The streaking 76ers will be without their second-best player for an extended period of time.

Tobias Harris tested positive for COVID-19 and could be sidelined at least 10 days, according to sources. The power forward, who is vaccinated, received a positive PCR test result on Tuesday night.

That came after receiving earlier positive rapid tests.

A vaccinated player only has to take a PCR test if they are symptomatic or were in close contact with someone who has tested positive. Harris was both. He has been experiencing fatigue and congestion.

“He’s doing OK, but not great, honestly,” Sixers coach Doc Rivers said before Wednesday’s game against the Chicago Bulls at the Wells Fargo Center. “That’s the most I’m gonna say about it. But it hit him, for sure. A lot of guys have had this and they are mad like, ‘What the hell? I’m fine.’

“Tobias is not in that category right now.”

A vaccinated player can typically return after 10 day quarantine or following two negative tests 24 hours apart. The problem is Harris is ill and experiencing symptoms. It will take time for the virus to work through his system.

The Sixers will be without Harris and Danny Green (left hamstring tightness) Wednesday against the 6-1 Chicago Bulls at the Wells Fargo Center. The team will follow Wednesday’s matchup with a road contest against the Detroit Pistons on Thursday night.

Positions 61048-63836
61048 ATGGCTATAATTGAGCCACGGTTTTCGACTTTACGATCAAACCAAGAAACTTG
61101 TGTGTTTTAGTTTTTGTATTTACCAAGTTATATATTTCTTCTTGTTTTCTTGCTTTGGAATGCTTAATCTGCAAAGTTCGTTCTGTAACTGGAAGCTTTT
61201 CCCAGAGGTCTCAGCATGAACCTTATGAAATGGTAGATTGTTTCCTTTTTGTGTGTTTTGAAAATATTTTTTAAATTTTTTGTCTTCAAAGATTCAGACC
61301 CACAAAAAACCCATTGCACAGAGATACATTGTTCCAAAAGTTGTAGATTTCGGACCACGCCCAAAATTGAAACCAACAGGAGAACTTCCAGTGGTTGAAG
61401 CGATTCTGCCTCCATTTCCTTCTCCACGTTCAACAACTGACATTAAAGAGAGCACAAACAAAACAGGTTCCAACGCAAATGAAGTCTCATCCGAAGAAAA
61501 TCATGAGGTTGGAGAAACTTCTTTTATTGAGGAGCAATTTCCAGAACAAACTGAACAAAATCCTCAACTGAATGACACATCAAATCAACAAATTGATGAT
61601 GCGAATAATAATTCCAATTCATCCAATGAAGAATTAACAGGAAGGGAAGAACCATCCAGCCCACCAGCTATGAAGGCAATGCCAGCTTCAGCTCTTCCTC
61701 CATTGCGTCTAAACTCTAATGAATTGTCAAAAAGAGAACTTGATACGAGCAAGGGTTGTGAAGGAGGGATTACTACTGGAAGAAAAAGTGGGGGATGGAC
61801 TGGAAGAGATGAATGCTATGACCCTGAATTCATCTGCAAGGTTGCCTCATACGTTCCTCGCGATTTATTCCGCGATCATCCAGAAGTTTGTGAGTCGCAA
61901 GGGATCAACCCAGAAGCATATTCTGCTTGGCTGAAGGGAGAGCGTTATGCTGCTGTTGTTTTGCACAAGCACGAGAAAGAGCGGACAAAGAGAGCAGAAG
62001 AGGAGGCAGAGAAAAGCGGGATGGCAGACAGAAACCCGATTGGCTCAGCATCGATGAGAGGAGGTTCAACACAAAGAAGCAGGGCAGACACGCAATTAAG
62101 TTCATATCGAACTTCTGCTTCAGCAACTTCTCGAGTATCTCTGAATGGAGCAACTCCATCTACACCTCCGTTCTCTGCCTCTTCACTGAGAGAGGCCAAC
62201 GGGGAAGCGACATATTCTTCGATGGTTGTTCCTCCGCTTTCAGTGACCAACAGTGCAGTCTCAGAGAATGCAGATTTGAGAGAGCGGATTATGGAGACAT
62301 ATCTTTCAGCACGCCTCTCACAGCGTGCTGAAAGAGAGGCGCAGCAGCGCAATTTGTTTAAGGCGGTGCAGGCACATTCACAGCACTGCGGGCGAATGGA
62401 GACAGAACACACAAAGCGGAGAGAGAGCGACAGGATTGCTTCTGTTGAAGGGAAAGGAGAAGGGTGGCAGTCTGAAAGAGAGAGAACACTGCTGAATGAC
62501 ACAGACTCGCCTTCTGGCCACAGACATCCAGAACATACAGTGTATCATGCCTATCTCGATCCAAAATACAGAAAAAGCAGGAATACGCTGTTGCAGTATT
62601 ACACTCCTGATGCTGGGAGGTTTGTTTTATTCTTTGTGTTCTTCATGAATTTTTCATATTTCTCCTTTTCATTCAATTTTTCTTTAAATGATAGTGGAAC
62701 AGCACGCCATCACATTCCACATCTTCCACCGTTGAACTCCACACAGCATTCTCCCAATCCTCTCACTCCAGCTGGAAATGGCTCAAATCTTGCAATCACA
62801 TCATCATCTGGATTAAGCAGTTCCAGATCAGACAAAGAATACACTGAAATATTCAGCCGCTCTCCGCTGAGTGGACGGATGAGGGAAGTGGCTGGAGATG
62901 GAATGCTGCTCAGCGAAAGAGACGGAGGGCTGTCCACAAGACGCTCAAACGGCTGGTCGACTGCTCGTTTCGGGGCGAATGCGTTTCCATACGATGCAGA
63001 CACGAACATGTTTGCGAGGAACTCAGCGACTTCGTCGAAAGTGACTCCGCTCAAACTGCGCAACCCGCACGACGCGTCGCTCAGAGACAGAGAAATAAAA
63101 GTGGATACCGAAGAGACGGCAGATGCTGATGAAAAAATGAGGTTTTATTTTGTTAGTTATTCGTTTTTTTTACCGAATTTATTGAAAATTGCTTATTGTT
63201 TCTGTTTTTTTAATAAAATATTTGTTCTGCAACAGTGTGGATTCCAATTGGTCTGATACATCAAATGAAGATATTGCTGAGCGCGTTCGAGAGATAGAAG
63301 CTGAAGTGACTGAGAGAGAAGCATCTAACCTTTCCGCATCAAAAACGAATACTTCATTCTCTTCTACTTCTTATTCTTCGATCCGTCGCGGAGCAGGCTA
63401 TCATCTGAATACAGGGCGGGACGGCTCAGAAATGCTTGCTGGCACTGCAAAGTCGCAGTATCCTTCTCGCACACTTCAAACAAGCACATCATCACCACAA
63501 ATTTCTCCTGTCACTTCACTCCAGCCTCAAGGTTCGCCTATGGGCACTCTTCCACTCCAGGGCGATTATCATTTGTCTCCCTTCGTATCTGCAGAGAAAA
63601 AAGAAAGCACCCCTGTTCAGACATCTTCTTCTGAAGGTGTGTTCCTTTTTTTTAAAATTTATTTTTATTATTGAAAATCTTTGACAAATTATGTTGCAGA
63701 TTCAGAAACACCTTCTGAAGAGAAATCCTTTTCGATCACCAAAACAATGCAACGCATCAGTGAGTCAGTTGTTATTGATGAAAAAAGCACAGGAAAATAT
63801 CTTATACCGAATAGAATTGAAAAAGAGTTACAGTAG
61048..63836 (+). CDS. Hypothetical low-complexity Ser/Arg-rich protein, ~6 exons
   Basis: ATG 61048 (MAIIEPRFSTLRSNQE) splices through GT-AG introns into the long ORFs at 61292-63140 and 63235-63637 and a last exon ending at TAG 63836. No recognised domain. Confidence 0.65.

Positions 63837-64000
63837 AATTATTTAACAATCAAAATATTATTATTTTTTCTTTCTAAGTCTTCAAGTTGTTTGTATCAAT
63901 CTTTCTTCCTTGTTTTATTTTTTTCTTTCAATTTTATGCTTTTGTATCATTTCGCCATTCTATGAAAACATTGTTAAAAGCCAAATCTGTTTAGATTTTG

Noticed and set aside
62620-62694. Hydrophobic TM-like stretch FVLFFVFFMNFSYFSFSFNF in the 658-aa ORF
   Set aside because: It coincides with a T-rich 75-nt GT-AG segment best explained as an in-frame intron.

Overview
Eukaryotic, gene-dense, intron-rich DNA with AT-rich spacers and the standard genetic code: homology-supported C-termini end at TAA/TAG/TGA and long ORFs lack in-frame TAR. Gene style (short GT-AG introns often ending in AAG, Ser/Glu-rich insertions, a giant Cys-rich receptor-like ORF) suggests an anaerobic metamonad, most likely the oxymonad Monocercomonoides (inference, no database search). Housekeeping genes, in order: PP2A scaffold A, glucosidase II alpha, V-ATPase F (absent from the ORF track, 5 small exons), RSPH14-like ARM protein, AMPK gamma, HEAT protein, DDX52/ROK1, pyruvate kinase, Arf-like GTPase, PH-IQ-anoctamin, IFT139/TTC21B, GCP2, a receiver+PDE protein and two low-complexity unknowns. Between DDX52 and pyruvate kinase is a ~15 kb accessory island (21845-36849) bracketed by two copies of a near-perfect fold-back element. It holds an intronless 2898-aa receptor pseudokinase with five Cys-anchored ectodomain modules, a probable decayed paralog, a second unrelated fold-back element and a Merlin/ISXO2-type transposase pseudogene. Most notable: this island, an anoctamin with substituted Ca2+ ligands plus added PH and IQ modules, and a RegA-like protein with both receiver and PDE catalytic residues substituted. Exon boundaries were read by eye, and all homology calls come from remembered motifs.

» READ MORE: Sixers’ Tobias Harris and Danny Green might face extended absences

After playing back-to-back games, the Sixers will face the Bulls again in Chicago on Saturday. Then they’ll have back-to-back home games against the New York Knicks on Monday and Milwaukee Bucks on Tuesday before hosting the Toronto Raptors on Nov. 11.

Harris is averaging 19.8 points and a team-leading 4.2 assists. The Sixers run a lot of their half-court sets through him as a point forward.

He was pulled from Monday’s game against the Portland Trail Blazers and placed in the NBA COVID-19 health and safety protocols just 40 minutes before tip off.

The Sixers can only hope that Harris doesn’t have any lingering effects upon his return. Thevaccine does usually reduce symptoms and length of illness.

Last season, Seth Curry had a tough time regaining his form following a 14-day hiatus in January after clearing the COVID-19 protocols. He contracted the illness before vaccines were widely available.